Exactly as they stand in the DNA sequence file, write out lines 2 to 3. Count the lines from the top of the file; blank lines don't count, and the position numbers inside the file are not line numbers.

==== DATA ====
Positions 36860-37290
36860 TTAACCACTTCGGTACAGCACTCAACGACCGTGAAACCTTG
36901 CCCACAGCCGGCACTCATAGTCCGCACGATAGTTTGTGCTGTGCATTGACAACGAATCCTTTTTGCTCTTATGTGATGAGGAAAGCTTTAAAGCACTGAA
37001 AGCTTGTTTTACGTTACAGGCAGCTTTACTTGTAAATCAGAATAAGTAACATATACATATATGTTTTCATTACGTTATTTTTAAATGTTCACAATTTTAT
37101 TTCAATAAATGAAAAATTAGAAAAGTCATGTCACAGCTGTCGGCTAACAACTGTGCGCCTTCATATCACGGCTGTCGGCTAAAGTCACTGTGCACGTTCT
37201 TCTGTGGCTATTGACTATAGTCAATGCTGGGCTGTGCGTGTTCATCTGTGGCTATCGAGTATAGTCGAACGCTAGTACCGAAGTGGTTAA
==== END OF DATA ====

36860 TTAACCACTTCGGTACAGCACTCAACGACCGTGAAACCTTG
36901 CCCACAGCCGGCACTCATAGTCCGCACGATAGTTTGTGCTGTGCATTGACAACGAATCCTTTTTGCTCTTATGTGATGAGGAAAGCTTTAAAGCACTGAA